The play, a rabbit hole of evolving and doubling identities through which Quinn falls, offers a continually shifting reality through the technologically dazzling use of video and projection that has characterized the work of 59 Productions, the company that Mr. Warner founded with Mark Grimmer in 2006. (It’s “frequently jaw-droppingly impressive,” Lyn Gardner wrote in The Guardian after the Manchester premiere, “as one scene folds into the next with dreamlike ease.”)
59 Productions, which comprises animators, designers, architects and videographers, has collaborated extensively with the director Katie Mitchell as well as working on the London 2012 Olympics opening ceremony, the “David Bowie Is” exhibition at the Victoria and Albert Museum, “An American in Paris” on Broadway and numerous plays, operas and ballets.
While Mr. Warner, 36, had overseen big multimedia projects as well as directed for the German stage with Ms. Mitchell, he had never directed his own play. “It was a huge experiment,’’ he explained at the North London offices of 59 Productions recently. “Brilliantly, no one seemed to question it.”
Mr. Warner said that the company had been gradually working toward formulating its own productions, and that “City of Glass,” which he had read and loved as an adolescent, had stuck with him as an idea.
“We had gotten to a point where something as narratively and thematically complex as this book could be addressed by the architecture-meets-projection elements we use,” he said. He was further convinced when he read the 1994 graphic-novel adaptation of “City of Glass,” by Paul Karasik and David Mazzucchelli.
On a trip to New York in October 2014, Mr. Warner went to see Mr. Auster, who was incredulous at the idea of a play. (In fact, another adaptation, by Untitled Theater Company No. 61, was recently performed in New York.) “He said, ‘Are you sure you don’t want to make an animated movie of this?’’’ Mr. Warner recounted. “I said, ‘That’s sort of what we want to do, but with live actors.’ ”
After Mr. Auster consented to the project, Mr. Warner approached Mr. Macmillan, an award-winning playwright with whom he had worked on three of Ms. Mitchell’s productions. In a telephone interview, Mr. Macmillan, whose acclaimed “People, Places & Things” will be staged in October at St. Ann’s Warehouse, said that Mr. Warner had asked him on a train whether he would like to adapt “City of Glass,” adding that it would be impossible.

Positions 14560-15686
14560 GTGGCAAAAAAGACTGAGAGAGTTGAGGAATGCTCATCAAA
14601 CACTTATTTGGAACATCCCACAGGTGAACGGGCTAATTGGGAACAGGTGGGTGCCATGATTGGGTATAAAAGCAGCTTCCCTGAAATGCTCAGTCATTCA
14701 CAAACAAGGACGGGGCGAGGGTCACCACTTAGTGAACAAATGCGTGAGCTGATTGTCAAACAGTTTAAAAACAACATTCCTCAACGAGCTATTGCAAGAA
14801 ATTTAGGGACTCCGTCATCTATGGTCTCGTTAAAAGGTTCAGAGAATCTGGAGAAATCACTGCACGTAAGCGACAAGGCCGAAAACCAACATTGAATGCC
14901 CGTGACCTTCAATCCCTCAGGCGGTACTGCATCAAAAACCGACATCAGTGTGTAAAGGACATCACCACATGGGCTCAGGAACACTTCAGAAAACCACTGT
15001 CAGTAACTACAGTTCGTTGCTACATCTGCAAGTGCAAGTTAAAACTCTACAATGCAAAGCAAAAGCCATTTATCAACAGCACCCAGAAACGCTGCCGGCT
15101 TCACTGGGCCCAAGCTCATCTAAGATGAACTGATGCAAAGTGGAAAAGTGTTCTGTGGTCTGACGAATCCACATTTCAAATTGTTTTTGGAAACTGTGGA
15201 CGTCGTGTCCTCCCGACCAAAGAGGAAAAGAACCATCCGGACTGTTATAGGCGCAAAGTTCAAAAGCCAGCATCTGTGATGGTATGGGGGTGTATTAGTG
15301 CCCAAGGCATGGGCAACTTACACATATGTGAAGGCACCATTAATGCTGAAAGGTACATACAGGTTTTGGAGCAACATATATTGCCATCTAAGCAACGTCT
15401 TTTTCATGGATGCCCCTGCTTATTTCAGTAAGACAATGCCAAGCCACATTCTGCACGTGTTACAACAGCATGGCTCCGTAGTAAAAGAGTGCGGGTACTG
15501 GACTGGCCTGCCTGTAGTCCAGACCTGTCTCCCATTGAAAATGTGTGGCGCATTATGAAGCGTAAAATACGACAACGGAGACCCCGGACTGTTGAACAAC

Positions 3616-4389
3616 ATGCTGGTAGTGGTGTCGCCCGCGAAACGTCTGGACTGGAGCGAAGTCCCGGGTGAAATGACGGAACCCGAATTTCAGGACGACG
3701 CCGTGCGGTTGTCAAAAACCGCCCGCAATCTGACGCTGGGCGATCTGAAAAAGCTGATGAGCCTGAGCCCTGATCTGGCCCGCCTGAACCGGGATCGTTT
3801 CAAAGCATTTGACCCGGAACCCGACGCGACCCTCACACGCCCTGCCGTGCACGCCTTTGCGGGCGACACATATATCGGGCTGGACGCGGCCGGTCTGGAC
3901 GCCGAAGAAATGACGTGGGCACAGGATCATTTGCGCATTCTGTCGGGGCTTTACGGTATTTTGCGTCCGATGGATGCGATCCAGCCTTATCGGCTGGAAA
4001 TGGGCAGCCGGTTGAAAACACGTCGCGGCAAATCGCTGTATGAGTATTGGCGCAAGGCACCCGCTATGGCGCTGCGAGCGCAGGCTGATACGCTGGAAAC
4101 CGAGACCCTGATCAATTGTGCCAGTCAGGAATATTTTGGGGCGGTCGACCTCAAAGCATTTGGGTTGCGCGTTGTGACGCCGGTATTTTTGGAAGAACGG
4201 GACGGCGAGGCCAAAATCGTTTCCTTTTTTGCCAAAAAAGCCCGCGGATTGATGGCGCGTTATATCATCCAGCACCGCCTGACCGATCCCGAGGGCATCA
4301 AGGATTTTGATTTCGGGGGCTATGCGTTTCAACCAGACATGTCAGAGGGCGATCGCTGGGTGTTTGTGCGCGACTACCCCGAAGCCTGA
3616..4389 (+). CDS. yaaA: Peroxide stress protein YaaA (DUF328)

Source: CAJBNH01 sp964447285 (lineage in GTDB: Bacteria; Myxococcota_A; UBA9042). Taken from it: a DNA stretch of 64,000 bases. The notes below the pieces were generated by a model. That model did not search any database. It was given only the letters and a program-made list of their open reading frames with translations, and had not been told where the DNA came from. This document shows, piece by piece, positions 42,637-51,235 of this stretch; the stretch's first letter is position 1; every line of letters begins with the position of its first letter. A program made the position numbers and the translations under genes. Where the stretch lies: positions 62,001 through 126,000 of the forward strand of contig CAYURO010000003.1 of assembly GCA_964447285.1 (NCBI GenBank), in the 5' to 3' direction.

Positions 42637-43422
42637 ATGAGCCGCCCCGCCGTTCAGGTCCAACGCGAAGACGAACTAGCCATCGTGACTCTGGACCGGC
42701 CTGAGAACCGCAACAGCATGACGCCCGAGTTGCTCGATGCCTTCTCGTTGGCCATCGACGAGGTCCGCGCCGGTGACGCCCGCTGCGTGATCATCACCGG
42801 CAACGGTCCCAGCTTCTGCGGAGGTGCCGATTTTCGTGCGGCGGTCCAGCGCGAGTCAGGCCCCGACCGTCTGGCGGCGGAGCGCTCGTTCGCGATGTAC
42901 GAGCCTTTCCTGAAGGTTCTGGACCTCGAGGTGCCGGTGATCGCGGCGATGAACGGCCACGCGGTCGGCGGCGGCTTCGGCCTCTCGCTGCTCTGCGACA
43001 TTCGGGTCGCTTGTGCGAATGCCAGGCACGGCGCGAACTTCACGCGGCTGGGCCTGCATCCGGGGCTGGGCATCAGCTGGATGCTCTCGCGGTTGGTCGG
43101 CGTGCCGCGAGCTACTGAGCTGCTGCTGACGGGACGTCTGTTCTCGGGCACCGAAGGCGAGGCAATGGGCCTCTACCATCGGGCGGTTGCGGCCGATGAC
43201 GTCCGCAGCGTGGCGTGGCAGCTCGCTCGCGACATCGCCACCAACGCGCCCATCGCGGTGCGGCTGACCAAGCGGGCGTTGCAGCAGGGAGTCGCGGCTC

“I said yes immediately,” Mr. Macmillan said. (He’s already had practice bringing novels to the stage; his adaptation, with Robert Icke, of “1984” will open on Broadway in June.)
Rereading the Auster novel, Mr. Macmillan said he was immediately struck by its exploration of grief. “When I was younger, I felt the formal brilliance of the writing, its total deconstruction of a genre which becomes a philosophical, existential treatise,” he explained. Now that he had become a father, he felt “a connection to the black hole of loss that everything orbits around.”
His central challenge was to find a way to include the narration that dominates the novel. “Fundamentally, past-tense narration is anti-dramatic,” he said. “For it to work, you have to locate the characters, to look at Quinn and see the situations he is in, to find those moments of onstage drama and make sure the narration is legible in those moments.”
To that end, the set designer Jenny Melville came up with a simple yet technically challenging idea. “He is in a room, trapped in a room,” Ms. Melville explained. “The room, and his attempt to leave it, is the story, and that single space, transformed by light and projection had to be both super-realistic and also as if disembodied, nowhere, in his head.”
Through light, sound, projection and the doubling of actors playing Quinn and Paul Auster (a character in the book), Ms. Melville conjures magical transformations. Quinn’s apartment becomes, in turn, Stillman’s grand living room, Grand Central Terminal, a diner, New York streets, an alleyway and Central Park.
While Mr. Warner and Ms. Melville worked on the design, Mr. Macmillan went through drafts of the script, holding workshops with actors and speaking frequently to Mr. Auster, who read all the versions. (He declined this month to talk about the project.) Mr. Warner had acquired the rights to the graphic novel, and Mr. Macmillan said he used it largely as a way to make the narrative visually compelling.
“It was like Christmas morning for a writer,” Mr. Macmillan said. “I didn’t have to solve the stagecraft — location changes, dreams, fantasy. Whereas for everything else I’ve written, you negotiate all that. I don’t know how I’m going to go back now.”
Because 59 Productions is a commercial company, Mr. Warner said the creative team had the resources to dedicate an unusual amount of time and thought to the play. “You get that with opera, but not so much with theater,” he said. “The model of us being producers and makers is somewhat unusual, and it gives you the luxury of experiment.”
He added: “We’re hoping this is a repeatable model. We have ideas for several other things that are impossible to adapt.”
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